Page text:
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Eugene A. Philbin

Eugene Ambrose Philbin (July 24, 1857 New York City – March 14, 1920 Manhattan, NYC) was an American lawyer and politician from New York. He was New York County District Attorney from 1900 to 1901.[1]

Eugene A. Philbin
New York County
District Attorney
In office
1900–1901
Preceded byJohn R. Fellows
Succeeded byWilliam T. Jerome
Personal details
Born
Eugene Ambrose Philbin

(1857-07-24)July 24, 1857
Manhattan, Manhattan, U.S.
DiedMarch 14, 1920(1920-03-14) (aged 62)
Manhattan, New York, U.S.
Political partyDemocrat
Spouse(s)
Jessie Holliday
(m. 1887; his death 1920)
ParentsStephen Philbin
Eliza McGoldrick
EducationXavier High School
Alma materSeton Hall College
Columbia Law School

Early lifeEdit

He was the son of Stephen Philbin and Eliza (McGoldrick) Philbin.[1]

He attended Xavier High School, and graduated from Seton Hall College. In 1883, he entered Columbia Law School, graduated in 1885.[1]

CareerEdit

After graduating from law school, he began practicing law with the firm of Ogden & Beekman. In 1894, he became the senior member of Philbin, Beekman & Menken.[1]

In August 1899, Philbin was appointed to the New York State Board of Charities to fill the vacancy caused by the death of John Vinton Dahlgren (1869–1899, son of John A. Dahlgren).[2]

In December 1900, Philbin was appointed by Governor Theodore Roosevelt as New York County D.A. to fill the vacancy caused by the removal from office of Asa Bird Gardiner. Philbin remained in office until the end of 1901.[1]

In 1904, then President Roosevelt appointed him to a citizens group investigating conditions at Ellis Island. In June 1904, Seton Hall conferred an honorary degree of LL.D. on Philbin.[3] In May 1905, he told the students at Cornell University that the corrupt New York City Police gets about one million dollars in graft per year.[4] In October 1905, at the Democratic city convention, Philbin made the nominating speech for Mayor George B. McClellan Jr.'s re-election.[5]

From 1904 to 1919, Philbin was an active and influential member of the Marquette League, a New York City-based organization that raised funds for Catholic missions among Native Americans in western states. Also in 1904, he became a member of the New York State Board of Regents. He served until he resigned in 1913.[6] In April 1913, Philbin was appointed by Gov. William Sulzer to the New York Supreme Court (1st D.) to fill the vacancy caused by the resignation of Edward E. McCall.[7] In November 1913, he was elected to succeed himself,[8] and in 1919 was appointed to the Appellate Division.

Personal lifeEdit

On June 28, 1887, he married Jessie Holliday, and they had five children, including:[1]

  • Jesse Holliday Philbin (d. 1978)[9]

In 1908, Pope Pius X made him a Knight Commander of the Order of St. Gregory the Great. He died of pneumonia at his home at 63, West 52nd Street in Manhattan.[1][10]

DescendantsEdit

Through his son Jesse, he was the grandfather of Jessie Holladay Philbin, who married Ledyard Blair Clark (1917–2000), the son of Judge William Clark, in 1941.[11][12]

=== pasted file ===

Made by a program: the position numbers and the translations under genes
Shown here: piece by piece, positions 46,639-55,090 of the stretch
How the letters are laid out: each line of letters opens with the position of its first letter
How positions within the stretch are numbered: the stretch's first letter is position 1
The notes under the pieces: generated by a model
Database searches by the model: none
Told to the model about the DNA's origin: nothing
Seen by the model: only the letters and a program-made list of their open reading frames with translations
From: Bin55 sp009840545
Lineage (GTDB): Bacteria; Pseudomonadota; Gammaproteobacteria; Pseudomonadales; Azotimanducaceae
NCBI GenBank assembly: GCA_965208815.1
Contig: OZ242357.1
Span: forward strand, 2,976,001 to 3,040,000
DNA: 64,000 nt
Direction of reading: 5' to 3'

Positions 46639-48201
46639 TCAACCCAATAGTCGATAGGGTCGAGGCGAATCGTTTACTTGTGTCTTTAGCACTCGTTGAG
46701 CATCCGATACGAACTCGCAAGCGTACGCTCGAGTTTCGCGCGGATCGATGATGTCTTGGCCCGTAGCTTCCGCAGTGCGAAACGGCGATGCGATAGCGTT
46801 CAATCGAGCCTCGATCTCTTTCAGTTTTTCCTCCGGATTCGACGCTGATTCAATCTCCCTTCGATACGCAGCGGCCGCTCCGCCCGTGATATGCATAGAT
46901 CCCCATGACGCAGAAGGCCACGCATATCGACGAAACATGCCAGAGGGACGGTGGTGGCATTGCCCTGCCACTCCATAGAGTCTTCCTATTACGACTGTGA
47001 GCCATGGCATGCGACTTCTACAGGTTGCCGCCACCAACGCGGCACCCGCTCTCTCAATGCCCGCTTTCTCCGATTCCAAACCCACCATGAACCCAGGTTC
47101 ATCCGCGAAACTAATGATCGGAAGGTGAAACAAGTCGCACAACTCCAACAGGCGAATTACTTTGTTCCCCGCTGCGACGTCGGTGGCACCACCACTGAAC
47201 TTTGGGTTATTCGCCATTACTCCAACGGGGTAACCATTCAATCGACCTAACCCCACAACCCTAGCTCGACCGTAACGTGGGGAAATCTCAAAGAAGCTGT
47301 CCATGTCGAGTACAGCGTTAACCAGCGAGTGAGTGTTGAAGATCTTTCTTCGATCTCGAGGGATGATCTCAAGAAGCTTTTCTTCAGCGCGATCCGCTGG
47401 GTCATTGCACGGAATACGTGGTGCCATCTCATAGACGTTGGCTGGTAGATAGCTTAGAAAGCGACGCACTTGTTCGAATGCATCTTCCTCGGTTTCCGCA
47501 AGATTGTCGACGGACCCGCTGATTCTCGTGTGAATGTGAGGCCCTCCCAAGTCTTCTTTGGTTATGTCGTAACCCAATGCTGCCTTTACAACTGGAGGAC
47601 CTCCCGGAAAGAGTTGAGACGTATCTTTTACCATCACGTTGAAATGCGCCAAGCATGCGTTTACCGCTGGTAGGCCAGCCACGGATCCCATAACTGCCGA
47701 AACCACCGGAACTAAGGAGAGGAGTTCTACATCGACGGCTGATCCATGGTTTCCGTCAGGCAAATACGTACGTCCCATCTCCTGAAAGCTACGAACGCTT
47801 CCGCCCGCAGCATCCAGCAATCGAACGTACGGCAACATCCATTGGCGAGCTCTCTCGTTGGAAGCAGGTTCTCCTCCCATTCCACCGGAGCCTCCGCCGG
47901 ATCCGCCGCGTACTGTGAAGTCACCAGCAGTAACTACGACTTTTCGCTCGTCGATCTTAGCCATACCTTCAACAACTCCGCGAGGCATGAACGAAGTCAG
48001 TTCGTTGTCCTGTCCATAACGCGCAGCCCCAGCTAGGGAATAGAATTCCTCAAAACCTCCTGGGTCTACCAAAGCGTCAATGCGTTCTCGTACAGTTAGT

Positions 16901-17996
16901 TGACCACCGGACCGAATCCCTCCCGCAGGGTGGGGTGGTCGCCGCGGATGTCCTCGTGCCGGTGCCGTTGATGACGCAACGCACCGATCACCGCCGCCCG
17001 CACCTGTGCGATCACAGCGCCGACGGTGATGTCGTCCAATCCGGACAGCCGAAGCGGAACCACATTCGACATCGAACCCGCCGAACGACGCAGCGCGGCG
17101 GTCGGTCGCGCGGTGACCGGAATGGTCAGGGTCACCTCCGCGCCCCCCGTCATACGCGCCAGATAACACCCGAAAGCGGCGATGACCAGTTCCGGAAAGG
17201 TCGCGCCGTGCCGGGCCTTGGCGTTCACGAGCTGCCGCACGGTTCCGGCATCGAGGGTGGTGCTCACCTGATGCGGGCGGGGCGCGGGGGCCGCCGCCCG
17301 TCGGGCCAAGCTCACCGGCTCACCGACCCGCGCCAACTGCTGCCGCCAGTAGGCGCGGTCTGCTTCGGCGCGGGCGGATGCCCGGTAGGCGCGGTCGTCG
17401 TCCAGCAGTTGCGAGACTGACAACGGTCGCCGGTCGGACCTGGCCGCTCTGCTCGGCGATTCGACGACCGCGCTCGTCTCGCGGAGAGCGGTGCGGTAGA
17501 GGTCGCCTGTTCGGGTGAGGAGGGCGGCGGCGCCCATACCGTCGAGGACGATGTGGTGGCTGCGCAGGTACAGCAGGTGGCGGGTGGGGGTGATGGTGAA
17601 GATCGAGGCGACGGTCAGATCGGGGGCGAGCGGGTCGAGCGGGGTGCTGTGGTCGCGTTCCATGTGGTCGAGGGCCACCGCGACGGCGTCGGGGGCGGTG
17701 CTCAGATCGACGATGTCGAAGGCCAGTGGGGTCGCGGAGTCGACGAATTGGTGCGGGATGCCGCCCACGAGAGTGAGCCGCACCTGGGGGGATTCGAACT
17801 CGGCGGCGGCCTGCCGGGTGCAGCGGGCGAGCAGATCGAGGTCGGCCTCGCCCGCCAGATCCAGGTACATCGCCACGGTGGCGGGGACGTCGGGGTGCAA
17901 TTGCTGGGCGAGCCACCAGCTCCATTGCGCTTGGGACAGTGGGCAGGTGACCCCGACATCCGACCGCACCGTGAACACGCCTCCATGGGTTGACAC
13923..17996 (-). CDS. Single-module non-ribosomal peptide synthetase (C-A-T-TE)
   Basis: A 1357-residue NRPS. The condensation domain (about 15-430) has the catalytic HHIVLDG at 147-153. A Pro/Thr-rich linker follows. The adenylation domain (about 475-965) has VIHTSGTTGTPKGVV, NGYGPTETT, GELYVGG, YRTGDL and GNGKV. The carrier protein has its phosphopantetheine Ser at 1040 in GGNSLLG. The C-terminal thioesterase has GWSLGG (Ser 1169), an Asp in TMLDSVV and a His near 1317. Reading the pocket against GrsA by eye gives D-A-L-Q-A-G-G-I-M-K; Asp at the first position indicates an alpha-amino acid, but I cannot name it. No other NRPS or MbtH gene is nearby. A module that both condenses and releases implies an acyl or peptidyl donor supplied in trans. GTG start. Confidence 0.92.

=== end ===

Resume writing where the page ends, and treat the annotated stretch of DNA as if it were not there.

SourcesEdit

Notes
  1. ^ a b c d e f g "Judge Philbin Dies; His Illness Brief – End Comes at His City Home After Being Stricken with Pneumonia Tuesday – Was Born Here in 1857 – Justice's Life Marked by Public Service, Especially in Protecting Parks" (PDF). The New York Times. March 15, 1920. Retrieved 30 September 2017.
  2. ^ "Eugene A. Philbin Appointed – He Succeeds J.V. Dahlgren on State Board of Charities" (PDF). The New York Times. August 23, 1899. Retrieved 30 September 2017.
  3. ^ "Seton Hill Commencement – Ex-Senator Smith and Eugene A. Philbin Are Honored" (PDF). The New York Times. June 16, 1904. Retrieved 30 September 2017.
  4. ^ "Grft Bill a Million – Philbin Says This City Pays That to Police Every Year" (PDF). The New York Times. May 24, 1905. Retrieved 30 September 2017.
  5. ^ "M'Clellan Chosen; Unpledged, He Says – Accepts Mayoralty Nomination, Declaring Himself Unfettered – Metz and McGowan Named – For Controller and Aldermanic President - Covention [sic] Praises Roosevelt for Making Peace" (PDF). The New York Times. October 6, 1905. p. 1. Retrieved 30 September 2017.
  6. ^ "Mrs. Fairchild Loses Case – Court Rules That $250,000 of Father's Estate Is Principal, Not Income" (PDF). The New York Times. April 29, 1913. Retrieved 30 September 2017.
  7. ^ "Sulzer Nominees In; Truce with Murphy – John H. Delaney as Economy Commissioner Is Satisfactory to Tammany" (PDF). The New York Times. April 12, 1913. Retrieved 30 September 2017.
  8. ^ "Tammany Ticket Includes Whitman – Dr. Darlington for Borough President – Philbin and Weeks for Supreme Court" (PDF). The New York Times. August 27, 1913. Retrieved 30 September 2017.
  9. ^ "Jesse Holladay Philbin, 78, Former Bank Official Here". The New York Times. 18 March 1969. Retrieved 30 September 2017.
  10. ^ "Eugene A. Philbin Estate $114,529" (PDF). The New York Times. September 30, 1921. Retrieved 30 September 2017.
  11. ^ "Jessie Philbin to Wed Blair Clark Thursday; She Will Have 3 Attendants at Marriage in Boston Chapel". The New York Times. 25 May 1941. Retrieved 30 September 2017.
  12. ^ "Miss Jessie Philbin Married in Boston To L. Blair Clark, Son of Federal Judge". The New York Times. 30 May 1941. Retrieved 30 September 2017.
Sources
Legal offices
Preceded by
Asa Bird Gardiner
New York County District Attorney
1900–1901
Succeeded by
William T. Jerome